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September 27, 2017 12:00 PM, EDT

Wabash National Completes Supreme Acquisition

Wabash booth at NACVJohn Sommers II for Transport Topics

ATLANTA — Trailer maker Wabash National Corp., long known for its 53-foot vans and flatbed trailers for Class 8 trucks, is now fully invested in the light-duty realm of e-commerce delivery, where Classes 1-3 vehicles are designed and built precisely to maximize efficiency in delivering smaller items to city and suburban addresses.

The Lafayette, Ind.-based trailer maker said Sept. 27 that it completed its $364 million purchase of medium-duty body builder Supreme Industries on the same day. Wabash paid Supreme shareholders $21 for each of their shares.

The acquisition is a second major effort by Wabash to diversify its product line beyond dry and refrigerated trailers, Chief Operating Officer Brent Yeagy said in an interview Sept. 26. He said e-commerce vehicles are an attractive market both for growth and profit margins.

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“We are seeing the front end of a change in distribution models over the next five, 10 and 15 years. We’re seeing the entire industry begin to take notice, driven by e-commerce instead of Big Box or other retail outlets,” Yeagy said.

He spoke at the inaugural North American Commercial Vehicle Show here.

Supreme, founded in 1974, is the second-largest producer of medium-duty truck bodies behind Morgan Corp. For the six months ended July 1, the Goshen, Ind.-based company had net income of $8.16 million, or 48 cents a share, on sales of $164.1 million.

Wabash issued $325 million worth of 5.5% senior unsecured notes due 2025 to finance most of the deal and also used some cash.

Yeagy said the first big step into diversification for Wabash was the 2012 purchase of Walker Group Holdings, which led Wabash to launch its Diversified Products segment, including tank trailers, aviation fuel transfer systems and above-ground storage. Dry and reefer van revenue dropped to 64% of total sales from 80% at that point.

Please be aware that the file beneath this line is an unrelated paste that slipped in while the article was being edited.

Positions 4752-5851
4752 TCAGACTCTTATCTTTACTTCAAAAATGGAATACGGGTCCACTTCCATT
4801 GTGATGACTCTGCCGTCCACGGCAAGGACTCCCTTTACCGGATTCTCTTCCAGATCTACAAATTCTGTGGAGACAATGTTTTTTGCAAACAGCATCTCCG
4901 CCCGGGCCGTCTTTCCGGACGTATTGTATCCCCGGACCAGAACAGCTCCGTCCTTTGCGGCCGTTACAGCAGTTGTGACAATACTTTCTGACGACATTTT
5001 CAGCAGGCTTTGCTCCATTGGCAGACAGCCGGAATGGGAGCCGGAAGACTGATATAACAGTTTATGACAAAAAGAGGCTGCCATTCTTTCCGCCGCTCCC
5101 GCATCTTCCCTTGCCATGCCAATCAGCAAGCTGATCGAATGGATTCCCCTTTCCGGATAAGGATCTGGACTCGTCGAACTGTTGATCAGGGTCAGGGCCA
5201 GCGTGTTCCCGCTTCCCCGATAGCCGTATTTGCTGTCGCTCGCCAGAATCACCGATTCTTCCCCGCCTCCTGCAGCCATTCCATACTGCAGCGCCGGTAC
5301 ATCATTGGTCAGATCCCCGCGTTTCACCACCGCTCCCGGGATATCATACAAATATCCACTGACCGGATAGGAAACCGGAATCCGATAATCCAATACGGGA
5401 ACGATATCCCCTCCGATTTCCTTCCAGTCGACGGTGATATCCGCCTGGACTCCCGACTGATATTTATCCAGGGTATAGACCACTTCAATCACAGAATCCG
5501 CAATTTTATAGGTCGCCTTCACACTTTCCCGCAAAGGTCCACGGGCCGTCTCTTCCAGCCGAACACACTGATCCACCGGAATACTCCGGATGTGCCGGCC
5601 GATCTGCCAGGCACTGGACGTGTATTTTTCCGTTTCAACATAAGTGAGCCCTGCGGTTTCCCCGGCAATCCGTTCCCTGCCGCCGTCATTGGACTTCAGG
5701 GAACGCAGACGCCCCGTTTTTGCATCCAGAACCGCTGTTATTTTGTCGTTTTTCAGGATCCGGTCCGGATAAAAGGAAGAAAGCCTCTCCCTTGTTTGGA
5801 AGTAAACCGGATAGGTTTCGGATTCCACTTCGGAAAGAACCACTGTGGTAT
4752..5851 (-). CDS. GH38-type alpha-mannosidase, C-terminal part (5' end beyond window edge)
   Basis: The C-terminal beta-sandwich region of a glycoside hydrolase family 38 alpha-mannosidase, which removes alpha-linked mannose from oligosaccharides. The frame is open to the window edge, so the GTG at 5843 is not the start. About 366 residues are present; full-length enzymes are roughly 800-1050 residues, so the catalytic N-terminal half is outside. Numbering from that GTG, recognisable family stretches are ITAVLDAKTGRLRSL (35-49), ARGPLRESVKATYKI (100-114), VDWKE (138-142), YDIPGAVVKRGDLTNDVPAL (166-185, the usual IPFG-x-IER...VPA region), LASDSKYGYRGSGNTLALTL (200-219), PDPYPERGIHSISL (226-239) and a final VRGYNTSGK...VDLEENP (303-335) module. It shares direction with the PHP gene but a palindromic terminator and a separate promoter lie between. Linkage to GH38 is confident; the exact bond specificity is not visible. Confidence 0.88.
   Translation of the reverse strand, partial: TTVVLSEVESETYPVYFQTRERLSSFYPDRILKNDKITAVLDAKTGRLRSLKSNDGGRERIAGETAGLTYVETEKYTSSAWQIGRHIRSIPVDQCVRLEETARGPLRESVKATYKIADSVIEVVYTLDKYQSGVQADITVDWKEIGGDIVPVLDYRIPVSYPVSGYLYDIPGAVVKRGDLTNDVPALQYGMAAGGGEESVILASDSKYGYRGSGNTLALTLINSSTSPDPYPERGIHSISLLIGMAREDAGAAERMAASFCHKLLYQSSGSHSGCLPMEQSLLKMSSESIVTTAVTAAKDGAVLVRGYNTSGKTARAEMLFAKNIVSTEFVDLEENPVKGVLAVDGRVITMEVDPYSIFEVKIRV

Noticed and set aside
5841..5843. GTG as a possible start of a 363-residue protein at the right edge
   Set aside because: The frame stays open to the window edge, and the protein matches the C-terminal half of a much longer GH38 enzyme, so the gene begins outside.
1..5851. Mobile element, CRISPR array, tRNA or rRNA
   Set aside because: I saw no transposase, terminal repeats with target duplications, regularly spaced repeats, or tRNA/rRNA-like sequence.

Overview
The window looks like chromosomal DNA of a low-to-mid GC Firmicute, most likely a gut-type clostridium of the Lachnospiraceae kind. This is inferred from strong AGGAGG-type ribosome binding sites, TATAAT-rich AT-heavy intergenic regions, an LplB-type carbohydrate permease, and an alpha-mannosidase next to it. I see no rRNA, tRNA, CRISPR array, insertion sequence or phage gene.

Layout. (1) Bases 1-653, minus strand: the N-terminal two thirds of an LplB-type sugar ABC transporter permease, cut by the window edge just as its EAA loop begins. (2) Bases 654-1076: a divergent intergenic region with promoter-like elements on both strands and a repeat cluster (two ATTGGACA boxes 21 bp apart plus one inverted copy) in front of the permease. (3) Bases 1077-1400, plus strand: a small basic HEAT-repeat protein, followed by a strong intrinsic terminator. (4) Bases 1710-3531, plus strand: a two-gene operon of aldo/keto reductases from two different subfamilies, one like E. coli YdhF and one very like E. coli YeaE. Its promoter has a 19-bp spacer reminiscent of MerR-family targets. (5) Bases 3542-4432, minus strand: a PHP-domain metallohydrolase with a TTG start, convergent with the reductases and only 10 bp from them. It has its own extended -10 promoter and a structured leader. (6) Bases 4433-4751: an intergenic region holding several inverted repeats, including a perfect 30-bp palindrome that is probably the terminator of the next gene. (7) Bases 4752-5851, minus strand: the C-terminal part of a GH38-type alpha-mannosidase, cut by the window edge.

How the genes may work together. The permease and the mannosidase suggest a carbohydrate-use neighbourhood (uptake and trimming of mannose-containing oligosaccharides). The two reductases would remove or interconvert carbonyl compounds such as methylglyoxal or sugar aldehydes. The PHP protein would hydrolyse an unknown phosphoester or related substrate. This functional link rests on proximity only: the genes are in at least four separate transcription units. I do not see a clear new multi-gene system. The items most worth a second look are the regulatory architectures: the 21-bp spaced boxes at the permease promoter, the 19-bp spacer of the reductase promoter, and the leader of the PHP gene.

With the addition of Supreme, the van revenue will decline to 50% of the total, Yeagy said. Not all types of trucking equipment are demanded at the same time, so diversification of production can help to maintain earnings.

Recent reports on trailer orders show demand for vans dipping now and into next year from very high levels in 2015 and 2016.

For flatbed trailers, though, “2016 was the bottom. We’re now seeing nice recovery as higher spot market and contract rates are getting better for flatbed carriers,” Yeagy said.

Companies that are serious about e-commerce will not just pick up any vehicle available and use it. There is already a wealth of customization available, Yeagy said.

“Supreme mainly works in Classes 2-5, while we at Wabash have already been doing Classes 6 and 7. The vehicles for e-commerce are more configured for the end destination where they will operate, and for the type of parcel being delivered,” he said.

Some of the big distinctions, Yeagy said, are delivery to a business or to a residence and whether refrigeration is necessary. A vehicle might need a ramp or a side door, and some firms like curtain-side vehicles.

Insides might be fitted with racks, shelves or cabinets, he said.

Another big difference Yeagy noted is that Wabash’s vans that go with Class 8 tractors might have situations where “drivers never touch the freight,” but for a Class 2 e-commerce vehicle, the driver might be in and out of the back, handling the deliveries 85 to 100 times per day.”

The fleet operator will have to buy a chassis from a truck maker as a power unit, then Supreme or another body builder would supply a body to be attached.

Wabash management expects the investment to be a lucrative one.

“The nature of the industry lends itself to more attractive margins, and there is more growth anticipated,” Yeagy said.

On Sept. 29 Wabash announced leaders for two of the three major divisions.

Mark Weber, who was CEO of Supreme, remains as president of that Wabash subsidiary and reports to Yeagy.

Dustin Smith is still in charge of commercial trailer products, including dry and reefer vans and flatbeds, but now he is a group president rather than a general manager. Smith has been running commercial trailer products since October 2016.

Kevin Page is group president for diversified products. He joined Wabash in February as GM of final-mile and distributed services. Page and Smith will report to Yeagy.